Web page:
Remember Dr Jonathan V Wright of stomach acid fame? This should jog your memory:
When Theresa’s husband started leaving his socks in the fridge…
She was merely worried. But when he came back from a fishing trip minus the fish, his boat and his dog, they both decide to see Dr Wright. Vincent thought he was “losing it”, but it turned out he was actually missing the stomach acid he needed to break down his food. And without it, his brain cells weren’t being “fed” the nutrients they depend on. He’s sharp as a razor now!
Well, after months of milking that particular teat it seems to have run dry, so the good Dr Wright has moved on to another, namely benign prostatic hyperplasia (BPH). The standard treatment for this common (well, amongst grumpy old men, anyway) ailment is a drug called finasteride, variously marketed under other names, such as Proscar and Propecia (in its other use as a cure for male-pattern baldness).
Here is what Dr Wright has to say on the subject of finasteride:
Are you sitting down?
Researchers at the University of Southern California recently tested this assumption [that finasteride is good for the prostate] and the results couldn’t have been more alarming.
As recorded in the British Journal of Cancer, researchers studied 52 men with high PSA…
First they gave the men baseline biopsies to make sure there were no signs of cancer…
then they gave 27 of the men a one-year course of finasteride, the standard drug for benign prostate problems. The other 25 were given nothing.
When the year was up, researchers gave each man a second biopsy. Guess what they found?
Nearly 30% of the men taking finasteride DEVELOPED PROSTATE TUMOURS
Yet tumours were found in only one of the 25 men taking nothing.
This would indeed be alarming if the sample size were larger, and if the study actually exists, but a search of the British Journal of Cancer failed to find it. I did, however, find this one in the same journal, and I shall quote its conclusions:
Compared to medication non-users, overall prostate cancer incidence was not significantly affected in finasteride users (hazard ratio 0.87; 95% CI 0.63–1.19). Incidence of Gleason 2–6 tumours, however, was decreased among finasteride users (HR 0.59; 95% CI 0.38–0.91), whereas incidence of Gleason 7–10 tumours was unchanged (HR 1.33; 95% CI 0.77–2.30). The protective effect concerned mainly screen-detected tumours. Overall prostate cancer risk was not significantly reduced among alpha-blocker users relative to non-users, but decreased incidence of high-grade tumours was observed (0.55; 95% CI 0.31–0.96).
The detection of low-grade, early-stage tumours is decreased among men who use finasteride for symptomatic BPH. The protective effect of finasteride can also be expected in men with benign prostatic hyperplasia.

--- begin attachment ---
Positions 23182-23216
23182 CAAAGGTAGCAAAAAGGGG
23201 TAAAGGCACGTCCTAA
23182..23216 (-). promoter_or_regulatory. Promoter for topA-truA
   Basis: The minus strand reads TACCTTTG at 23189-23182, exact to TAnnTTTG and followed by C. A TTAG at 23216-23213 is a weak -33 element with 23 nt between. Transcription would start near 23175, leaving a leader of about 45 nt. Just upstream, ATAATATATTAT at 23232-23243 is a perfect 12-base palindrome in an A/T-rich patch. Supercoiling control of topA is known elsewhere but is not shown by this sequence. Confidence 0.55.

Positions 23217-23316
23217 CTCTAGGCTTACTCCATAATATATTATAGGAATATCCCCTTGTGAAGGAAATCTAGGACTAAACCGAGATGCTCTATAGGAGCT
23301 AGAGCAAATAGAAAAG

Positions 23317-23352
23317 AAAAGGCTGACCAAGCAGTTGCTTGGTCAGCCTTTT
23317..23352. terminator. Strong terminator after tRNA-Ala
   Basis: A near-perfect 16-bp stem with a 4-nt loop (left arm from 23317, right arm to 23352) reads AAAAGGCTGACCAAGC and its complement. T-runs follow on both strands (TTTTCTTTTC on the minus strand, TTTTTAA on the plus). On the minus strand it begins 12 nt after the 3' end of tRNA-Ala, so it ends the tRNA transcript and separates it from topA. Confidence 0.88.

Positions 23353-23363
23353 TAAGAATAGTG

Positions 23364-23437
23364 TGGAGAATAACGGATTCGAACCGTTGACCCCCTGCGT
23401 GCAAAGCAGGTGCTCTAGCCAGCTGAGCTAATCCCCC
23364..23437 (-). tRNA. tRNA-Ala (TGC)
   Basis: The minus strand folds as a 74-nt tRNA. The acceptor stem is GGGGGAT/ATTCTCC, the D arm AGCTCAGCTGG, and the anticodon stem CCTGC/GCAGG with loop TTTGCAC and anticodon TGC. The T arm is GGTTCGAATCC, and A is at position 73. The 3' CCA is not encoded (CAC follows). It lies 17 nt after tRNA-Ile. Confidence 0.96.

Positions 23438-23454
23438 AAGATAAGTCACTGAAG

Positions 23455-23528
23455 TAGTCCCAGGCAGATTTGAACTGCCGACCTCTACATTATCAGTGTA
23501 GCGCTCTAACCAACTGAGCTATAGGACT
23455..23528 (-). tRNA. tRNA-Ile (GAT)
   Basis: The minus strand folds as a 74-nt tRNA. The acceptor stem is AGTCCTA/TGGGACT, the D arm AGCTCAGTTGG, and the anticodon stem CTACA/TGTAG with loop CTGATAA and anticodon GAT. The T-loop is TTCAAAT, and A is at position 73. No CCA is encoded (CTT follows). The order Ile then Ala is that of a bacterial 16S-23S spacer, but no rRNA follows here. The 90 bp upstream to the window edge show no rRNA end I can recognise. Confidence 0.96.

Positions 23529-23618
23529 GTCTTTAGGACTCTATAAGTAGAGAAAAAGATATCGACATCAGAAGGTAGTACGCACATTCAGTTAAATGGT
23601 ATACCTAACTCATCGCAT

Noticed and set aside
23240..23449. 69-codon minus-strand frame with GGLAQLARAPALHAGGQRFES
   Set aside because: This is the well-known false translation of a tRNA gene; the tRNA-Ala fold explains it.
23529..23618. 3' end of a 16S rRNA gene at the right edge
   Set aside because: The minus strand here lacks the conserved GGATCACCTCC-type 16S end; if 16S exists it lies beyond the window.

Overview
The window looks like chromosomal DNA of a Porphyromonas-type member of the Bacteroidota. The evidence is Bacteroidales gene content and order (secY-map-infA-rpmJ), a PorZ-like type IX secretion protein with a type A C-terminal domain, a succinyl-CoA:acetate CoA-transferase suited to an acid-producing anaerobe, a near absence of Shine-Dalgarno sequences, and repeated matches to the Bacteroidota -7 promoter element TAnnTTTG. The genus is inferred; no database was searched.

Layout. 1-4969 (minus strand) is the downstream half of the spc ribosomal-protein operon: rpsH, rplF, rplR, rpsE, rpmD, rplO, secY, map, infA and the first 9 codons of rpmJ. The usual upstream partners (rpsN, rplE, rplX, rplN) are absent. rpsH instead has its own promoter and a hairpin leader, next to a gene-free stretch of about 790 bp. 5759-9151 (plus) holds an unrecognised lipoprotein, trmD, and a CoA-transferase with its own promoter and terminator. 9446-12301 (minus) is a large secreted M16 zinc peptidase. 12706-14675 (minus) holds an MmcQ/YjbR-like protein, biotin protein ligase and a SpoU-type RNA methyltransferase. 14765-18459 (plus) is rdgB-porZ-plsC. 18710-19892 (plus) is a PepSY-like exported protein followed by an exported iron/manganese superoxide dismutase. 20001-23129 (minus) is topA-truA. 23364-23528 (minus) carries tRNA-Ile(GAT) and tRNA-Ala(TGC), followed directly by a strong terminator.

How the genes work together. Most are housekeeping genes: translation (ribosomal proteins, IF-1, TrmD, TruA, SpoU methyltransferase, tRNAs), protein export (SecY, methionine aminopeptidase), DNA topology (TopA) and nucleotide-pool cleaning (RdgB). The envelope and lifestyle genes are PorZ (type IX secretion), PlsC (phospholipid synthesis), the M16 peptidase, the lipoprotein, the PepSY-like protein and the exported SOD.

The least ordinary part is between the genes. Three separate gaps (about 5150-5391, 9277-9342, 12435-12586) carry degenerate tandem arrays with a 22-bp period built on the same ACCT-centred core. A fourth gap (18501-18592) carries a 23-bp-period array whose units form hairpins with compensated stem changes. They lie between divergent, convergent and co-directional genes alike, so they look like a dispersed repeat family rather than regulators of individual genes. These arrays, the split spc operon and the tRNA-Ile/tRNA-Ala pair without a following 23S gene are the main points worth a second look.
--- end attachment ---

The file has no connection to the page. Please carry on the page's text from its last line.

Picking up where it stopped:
This was a study of a cohort of 23,320 men, somewhat more than 52. This study, and this one seem to agree.
So what is Dr Wright’s case? What is his motive for his campaign of misinformation? We get to that a couple of paragraphs later, under a photograph of a bemused looking elderly man being embraced by one with the blissful expression of a well-fucked woman:
Aaron was facing the surgery all men dread…But Dr Wright saved his sex life
After 4 years of painful BPH, Aaron couldn’t bear it anymore. His doctor was saying “surgery”, but his wife was horrified! “Aaron,” she said, “haven’t you heard enough from your brother about what surgery does? A good thing he’s a widower.”
Now Aaron and his wife are happy and fulfilled again. His prostate has shrunk, his pains are gone and he says, “I don’t have a problem anymore.” Details in your FREE BONUS GIFT
See page 22 to claim your FREE BONUS GIFT Dr Wright’s 82 Secrets for treating the “Incurable”
Of course, you only get the so-called free bonus gift if you sign up for an expensive subscription to Wright’s Health and Nutrition.
There are several red flags in Wright’s epistle (by the way, he’s stopped spamming me by email, he now sends his rubbish through the mail which means I have to type out quotes instead of cutting and pasting). His inaccurate (or at best selective) reporting of research, the “hook” he uses to suck the reader in and get him to part with money in the hope of the “miracle” cure and the silliness of the language, amongst others, are all indications that this is the work of a snake oil salesman, and this is confirmed by looking at Quackwatch.
If you value your health, use Wright’s pamphlets as firelighters or to line the bottom of your parrot cage—don’t under any circumstances buy his bullshit.
Grumpy Old Man by Mark Widdicombe is licensed under a Creative Commons Attribution-Noncommercial-No Derivative Works 2.5 License
Yeah, this is of the same order of dangerous inanity as the tosh and falderal promoted by the kooks of Natural Health Dossier albeit that Wright’s hooey is more specific. It’s all “Big Pharma” and “What your doctors don’t know or won’t tell you” conspiracies. The essential difficulty is that physiology is hugely complex and there are many gaps in medical knowledge. Unfortunately there are far too many conceited deceivers out there preying on willing victims, the law will only prosecute harmful action (not harmless action or harmful inaction), and caveat emptor also applies in matters medical.
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